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Brian Greene ’98
This is part 5 in our weekly summer blog series in which we will be highlighting some of the amazing Furman University alumni who have pursued careers in library and information science professions. Click here to view previous posts in this series.
Today’s featured alumni librarian is Brian Greene who graduated from Furman in 1998 with a bachelor of arts in religion. He then went on to earn a master’s of theological studies in the Hebrew bible from Harvard University. Four years after that Greene completed a second master’s degree this time in library and information science. These two degrees serve him well in his current roles as the subject librarian for religion and philosophy and the head of information Delivery and Access Services.
What has been your professional path to your current position?
“I started out in libraries as a work-study student during graduate school. I loved surrounding myself with the rich collections at the Harvard Divinity School Library. It was also a great way to network with the faculty & with other students. After graduation, I decided to stay in Boston and work in the Harvard University Library system for a couple of years before applying to PhD programs in Hebrew Bible, and it was then and there that I first began to see libraries as a career path.”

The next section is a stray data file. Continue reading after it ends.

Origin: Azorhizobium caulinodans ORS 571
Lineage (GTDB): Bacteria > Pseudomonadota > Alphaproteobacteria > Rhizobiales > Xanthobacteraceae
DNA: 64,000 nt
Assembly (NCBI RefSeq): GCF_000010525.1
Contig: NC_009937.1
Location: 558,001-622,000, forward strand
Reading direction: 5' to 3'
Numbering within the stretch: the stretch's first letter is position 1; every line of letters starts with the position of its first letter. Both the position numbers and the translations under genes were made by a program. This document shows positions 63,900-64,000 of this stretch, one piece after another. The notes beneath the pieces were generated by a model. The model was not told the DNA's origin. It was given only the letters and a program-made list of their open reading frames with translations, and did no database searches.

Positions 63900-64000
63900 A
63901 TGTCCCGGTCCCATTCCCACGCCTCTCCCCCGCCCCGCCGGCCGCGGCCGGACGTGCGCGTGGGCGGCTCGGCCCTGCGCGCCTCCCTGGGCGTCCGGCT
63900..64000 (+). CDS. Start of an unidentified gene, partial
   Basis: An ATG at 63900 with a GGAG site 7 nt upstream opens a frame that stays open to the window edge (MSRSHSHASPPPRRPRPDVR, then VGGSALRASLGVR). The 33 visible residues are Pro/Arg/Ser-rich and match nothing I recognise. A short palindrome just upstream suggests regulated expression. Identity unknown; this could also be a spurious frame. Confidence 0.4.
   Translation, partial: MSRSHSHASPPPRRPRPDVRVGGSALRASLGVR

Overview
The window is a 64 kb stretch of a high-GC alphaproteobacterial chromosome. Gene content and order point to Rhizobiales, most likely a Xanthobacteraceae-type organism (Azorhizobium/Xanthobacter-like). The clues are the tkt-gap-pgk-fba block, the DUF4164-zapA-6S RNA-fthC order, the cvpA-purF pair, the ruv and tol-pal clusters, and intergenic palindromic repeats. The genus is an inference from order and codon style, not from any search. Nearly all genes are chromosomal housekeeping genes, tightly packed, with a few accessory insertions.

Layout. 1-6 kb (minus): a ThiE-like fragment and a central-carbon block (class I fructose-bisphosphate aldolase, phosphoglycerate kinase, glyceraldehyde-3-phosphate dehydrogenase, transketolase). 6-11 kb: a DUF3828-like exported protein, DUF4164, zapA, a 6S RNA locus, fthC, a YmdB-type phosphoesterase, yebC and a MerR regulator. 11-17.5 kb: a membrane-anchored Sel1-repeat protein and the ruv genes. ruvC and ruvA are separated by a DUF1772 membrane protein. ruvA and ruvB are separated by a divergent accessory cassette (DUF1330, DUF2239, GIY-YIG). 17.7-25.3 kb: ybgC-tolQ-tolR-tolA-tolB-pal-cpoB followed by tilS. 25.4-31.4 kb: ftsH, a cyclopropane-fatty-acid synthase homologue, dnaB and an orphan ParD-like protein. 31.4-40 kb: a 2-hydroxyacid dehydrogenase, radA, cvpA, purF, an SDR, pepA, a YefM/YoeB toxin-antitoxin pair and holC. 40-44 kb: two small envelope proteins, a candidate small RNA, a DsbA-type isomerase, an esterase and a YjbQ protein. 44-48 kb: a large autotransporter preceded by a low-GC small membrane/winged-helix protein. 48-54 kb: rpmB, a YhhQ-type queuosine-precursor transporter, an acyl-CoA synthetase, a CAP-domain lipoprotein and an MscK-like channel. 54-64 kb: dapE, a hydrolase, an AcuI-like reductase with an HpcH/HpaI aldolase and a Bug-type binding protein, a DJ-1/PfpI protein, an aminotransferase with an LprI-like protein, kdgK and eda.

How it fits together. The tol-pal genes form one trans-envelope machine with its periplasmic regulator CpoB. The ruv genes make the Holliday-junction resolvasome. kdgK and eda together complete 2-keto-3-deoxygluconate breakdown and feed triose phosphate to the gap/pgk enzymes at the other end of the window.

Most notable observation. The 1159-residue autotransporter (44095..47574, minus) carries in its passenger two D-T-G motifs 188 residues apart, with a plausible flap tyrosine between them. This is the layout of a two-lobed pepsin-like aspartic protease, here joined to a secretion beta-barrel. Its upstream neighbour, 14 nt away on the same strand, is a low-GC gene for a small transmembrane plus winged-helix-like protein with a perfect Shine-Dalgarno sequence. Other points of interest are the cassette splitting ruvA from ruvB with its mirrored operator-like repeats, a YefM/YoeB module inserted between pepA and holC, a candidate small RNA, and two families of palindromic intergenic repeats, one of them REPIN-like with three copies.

Tell us a little bit about how you chose to work as a library and information professional?
“Back in the early 2000’s, Harvard University offered its Library employees a great deal – full tuition coverage at Simmons University’s School of Library and Information Science. Never one to pass up an opportunity for a free education, you could say they made me an offer I couldn’t refuse!”
What is the most interesting library in which you’ve worked?
“That depends on what you mean by interesting! At Northeastern University, where I’ve worked for the past 15 years, there’s never a dull moment, since I work in public services. I’ve seen the university transform itself from a regional campus into a truly international, global research community. We have the 3rd highest international student population in the country (after NYU and USC) and I am really privileged to get to know so many of these students.”
What is something you have been surprised by during your career?
“I’m surprised I’ve spent my entire work life in New England, having grown up in the South. I’ve even lost my southern accent! I don’t miss the politics, but I do miss the food.”
Is there a particularly fond memory from your time at Furman that you would be willing to share?
“Definitely the mentoring relationships with the Furman Faculty, especially those in the Religion Department.”